5 Ways to Lead an Eco-Friendly Life

We are facing so many environmental issues right now – climate change, deforestation, air and water pollution, acid rain, wildfires, and more. It’s up to all of us to protect the environment and safeguard the planet from threats that will affect the long-term health of animals, humans and plants. A greener way of life doesn’t have to mean adapting your whole personality or way of doing things. Becoming more eco-conscious isn’t a radical step, it should come naturally. You can make small modifications in some areas – every little helps. Here are a few lifestyle changes that can embrace to get the ball rolling.

Eat less meat

For many of us, a juicy steak, succulent piece of chicken or sizzling slices of bacon are mouth-watering thoughts. But, more than 30 percent of the Earth’s surface is being used to raise and support livestock. According to a study by the United Nations study, the livestock sector generates 65 percent of human-related nitrous oxide. We’re always hearing about CO2 emissions, however, nitrous oxide depletes the ozone layer and is 300 times more potent than carbon dioxide. The good news is, reducing nitrous oxide could have a faster, significant impact on global warming. Vegetarians and vegans are leading the way and these two choices have become a lot more mainstream. If you can’t go the whole hog (no pun intended), become a “flexitarian” - a person who eats a mostly vegetarian diet, occasionally including meat. There are no rules about how often you bite into a burger, but think about going for the veggie option every now and then or even choosing fish.

Rethink your use of paper

A lot of us are already sorting things into different coloured bins, but why? Recycling reduces the need for extracting, refining and processing raw materials – actions which create substantial air and water pollution. Recycling saves energy, so it also reduces greenhouse gas emissions, helping to tackle climate change. Paper is one of the easiest things to recycle. By recycling 2,000 pounds (just over 900,000 kilograms) of paper you can save 17 mature trees. With the world becoming ever more digital, think about whether you even need paper. Tell your bank you want to go paperless so you can receive all communication digitally. If it’s essential for you to use paper, you can still make a difference by buying recycled paper which is more eco-friendly than virgin paper. Then be sure to recycle the paper you do use when you’re done.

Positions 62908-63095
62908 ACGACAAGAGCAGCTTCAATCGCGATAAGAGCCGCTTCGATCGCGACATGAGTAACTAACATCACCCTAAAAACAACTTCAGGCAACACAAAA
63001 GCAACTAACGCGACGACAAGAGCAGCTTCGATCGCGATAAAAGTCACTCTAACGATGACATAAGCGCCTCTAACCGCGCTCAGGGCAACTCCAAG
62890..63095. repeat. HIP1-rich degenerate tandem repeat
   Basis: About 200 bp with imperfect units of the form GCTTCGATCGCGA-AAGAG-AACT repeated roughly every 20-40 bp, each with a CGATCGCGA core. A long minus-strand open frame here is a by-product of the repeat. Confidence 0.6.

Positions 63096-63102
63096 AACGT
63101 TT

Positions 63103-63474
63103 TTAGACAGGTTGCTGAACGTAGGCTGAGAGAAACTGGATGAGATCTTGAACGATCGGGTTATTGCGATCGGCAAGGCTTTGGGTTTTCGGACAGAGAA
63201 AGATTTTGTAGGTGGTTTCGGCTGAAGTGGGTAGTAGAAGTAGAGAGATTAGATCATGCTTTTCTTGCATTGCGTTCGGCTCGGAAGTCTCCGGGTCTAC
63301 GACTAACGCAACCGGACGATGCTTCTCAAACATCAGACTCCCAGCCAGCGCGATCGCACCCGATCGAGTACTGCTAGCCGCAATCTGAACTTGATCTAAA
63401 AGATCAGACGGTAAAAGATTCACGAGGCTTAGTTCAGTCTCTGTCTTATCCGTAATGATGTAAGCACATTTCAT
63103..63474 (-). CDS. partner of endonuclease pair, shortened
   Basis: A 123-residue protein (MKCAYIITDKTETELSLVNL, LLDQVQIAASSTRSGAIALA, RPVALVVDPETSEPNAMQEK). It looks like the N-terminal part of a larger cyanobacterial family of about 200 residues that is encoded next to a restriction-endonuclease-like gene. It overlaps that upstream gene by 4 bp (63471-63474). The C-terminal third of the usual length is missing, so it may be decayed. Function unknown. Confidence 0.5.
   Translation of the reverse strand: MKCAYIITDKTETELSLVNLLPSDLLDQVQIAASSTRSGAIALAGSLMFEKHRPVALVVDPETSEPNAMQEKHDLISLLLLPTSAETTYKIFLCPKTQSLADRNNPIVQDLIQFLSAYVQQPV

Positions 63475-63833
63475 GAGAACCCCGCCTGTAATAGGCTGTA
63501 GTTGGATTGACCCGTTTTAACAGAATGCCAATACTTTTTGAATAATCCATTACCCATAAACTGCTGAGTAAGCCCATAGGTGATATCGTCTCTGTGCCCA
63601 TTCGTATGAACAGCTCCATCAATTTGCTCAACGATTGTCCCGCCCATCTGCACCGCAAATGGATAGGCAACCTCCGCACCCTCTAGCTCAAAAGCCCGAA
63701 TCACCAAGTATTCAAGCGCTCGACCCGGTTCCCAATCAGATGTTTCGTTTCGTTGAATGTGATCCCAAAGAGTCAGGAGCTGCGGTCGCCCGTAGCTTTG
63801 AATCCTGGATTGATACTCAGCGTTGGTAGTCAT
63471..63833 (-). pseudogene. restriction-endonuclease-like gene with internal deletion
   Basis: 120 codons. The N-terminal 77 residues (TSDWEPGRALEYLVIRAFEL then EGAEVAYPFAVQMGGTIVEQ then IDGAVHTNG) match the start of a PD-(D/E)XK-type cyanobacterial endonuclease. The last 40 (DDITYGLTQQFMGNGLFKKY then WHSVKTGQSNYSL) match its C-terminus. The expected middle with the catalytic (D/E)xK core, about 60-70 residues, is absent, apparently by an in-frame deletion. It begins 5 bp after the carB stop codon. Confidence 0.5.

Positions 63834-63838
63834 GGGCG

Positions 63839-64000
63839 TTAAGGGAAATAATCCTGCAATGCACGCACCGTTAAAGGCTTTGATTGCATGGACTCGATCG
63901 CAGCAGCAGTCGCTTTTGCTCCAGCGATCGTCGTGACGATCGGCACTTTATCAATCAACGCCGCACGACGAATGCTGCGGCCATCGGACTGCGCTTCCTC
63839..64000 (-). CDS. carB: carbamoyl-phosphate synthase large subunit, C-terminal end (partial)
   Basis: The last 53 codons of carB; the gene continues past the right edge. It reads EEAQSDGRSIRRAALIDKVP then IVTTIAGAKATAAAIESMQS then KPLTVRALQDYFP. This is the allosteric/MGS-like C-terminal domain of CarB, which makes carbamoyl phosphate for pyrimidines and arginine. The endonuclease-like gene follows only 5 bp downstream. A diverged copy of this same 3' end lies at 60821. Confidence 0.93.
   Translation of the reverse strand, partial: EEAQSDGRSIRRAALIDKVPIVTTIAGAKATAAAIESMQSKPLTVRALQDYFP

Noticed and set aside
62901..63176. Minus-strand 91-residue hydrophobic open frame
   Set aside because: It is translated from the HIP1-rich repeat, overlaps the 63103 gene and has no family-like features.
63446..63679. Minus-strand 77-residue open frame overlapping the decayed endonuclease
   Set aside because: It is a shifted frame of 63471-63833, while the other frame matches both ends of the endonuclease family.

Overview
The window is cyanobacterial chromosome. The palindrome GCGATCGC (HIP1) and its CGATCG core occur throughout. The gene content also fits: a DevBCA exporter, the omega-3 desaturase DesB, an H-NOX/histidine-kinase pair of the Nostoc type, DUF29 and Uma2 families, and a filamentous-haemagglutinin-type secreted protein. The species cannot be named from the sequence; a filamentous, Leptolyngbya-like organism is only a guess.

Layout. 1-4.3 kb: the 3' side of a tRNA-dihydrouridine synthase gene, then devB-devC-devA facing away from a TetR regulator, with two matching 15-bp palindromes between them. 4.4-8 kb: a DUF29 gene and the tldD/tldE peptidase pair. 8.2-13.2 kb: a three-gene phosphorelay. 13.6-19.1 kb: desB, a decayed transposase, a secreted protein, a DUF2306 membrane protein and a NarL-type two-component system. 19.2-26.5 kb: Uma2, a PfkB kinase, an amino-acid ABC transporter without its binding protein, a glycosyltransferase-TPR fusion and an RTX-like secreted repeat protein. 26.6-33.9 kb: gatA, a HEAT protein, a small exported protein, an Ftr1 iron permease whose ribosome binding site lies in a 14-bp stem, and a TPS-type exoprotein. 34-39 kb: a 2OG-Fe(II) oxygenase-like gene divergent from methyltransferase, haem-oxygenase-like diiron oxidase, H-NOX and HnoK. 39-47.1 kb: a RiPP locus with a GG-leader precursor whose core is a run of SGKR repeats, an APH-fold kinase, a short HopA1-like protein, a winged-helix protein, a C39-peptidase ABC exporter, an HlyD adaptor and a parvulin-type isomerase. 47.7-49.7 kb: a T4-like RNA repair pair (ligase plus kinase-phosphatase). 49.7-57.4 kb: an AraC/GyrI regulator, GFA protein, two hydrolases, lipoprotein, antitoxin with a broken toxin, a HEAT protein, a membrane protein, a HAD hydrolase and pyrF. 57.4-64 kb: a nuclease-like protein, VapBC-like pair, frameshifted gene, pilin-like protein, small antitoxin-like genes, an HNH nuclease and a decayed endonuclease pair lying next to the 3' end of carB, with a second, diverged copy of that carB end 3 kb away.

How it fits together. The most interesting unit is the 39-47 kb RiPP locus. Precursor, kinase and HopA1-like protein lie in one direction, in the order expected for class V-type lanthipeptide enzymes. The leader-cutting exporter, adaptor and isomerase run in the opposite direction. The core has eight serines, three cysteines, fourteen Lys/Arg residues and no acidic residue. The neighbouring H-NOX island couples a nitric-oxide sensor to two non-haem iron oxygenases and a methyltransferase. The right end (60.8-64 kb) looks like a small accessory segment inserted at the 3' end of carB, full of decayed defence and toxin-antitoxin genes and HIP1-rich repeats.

Avoid waste

There are so many areas in which you can cut down on waste. Let’s start with plastic. At the supermarket, buy more loose fruit and veg rather than pre-packaged stuff. Carry your shopping home with canvas bags, which are reusable, rather than plastic bags. Refill your own personal bottle instead of buying plastic bottles of water (the same goes for coffee – plus some coffee shops even offer you a discount for bringing your own cup!). When it comes to saving water, you can cut back on your showers without compromising a fresh smell – just take shorter ones. Why not go a step further and install a low-flow showerhead? Even if you don’t want to drink tap water, an eco-friendly solution is using a water filter that’ll give you water just as good as the type you buy in a bottle. And you can save other people’s “waste” by borrowing instead of buying. Rent movies, get a library card and buy second-hand goods whenever you can.

Say no to the car

Unfortunately, most cars still burn fossil fuels, meaning they emit carbon dioxide and other greenhouse gases that cause air pollution and are bad for the environment. There are lots of alternative ways to get around that are greener. Keep fit and be eco-friendly by cycling. Bicycles don’t pollute at all and take very little looking after. Don’t have your own bike? That’s no problem. Most big cities have bike-sharing options that allow you to get around without having to purchase and maintain your own. Another way to ditch that gym membership is to pound those pavements. If you live in a city, chances are most of what you need is within walking distance. Both cycling and walking demand a comfy pair of shoes, and LØCI vegan sneakers are ideal. If you really must use a car, share the journey with others (carpool). And if you need to buy one, go for a hybrid or electric car.

Keep it local

Farmers markets and “locally-sourced” on restaurant menus are current trends and for very good reasons. One of the most important ways buying locally helps the environment is by reducing your food miles. Food miles measure the carbon footprint and are the distance food travels from where it is grown to where it is ultimately purchased or eaten. Farmers markets and local fruit and veg shops can also help you say no to the car because they tend to be more accessible than large supermarkets. Because the supermarkets need more space, they are often located out of town with loads of parking for all the cars needed to make the journey. Keeping it local also has a knock-on effect of protecting wildlife. Buying from farmers keeps them in business, so they don’t have to sell their land to developers. This, in turn, protects the natural for whatever wildlife calls that land home.

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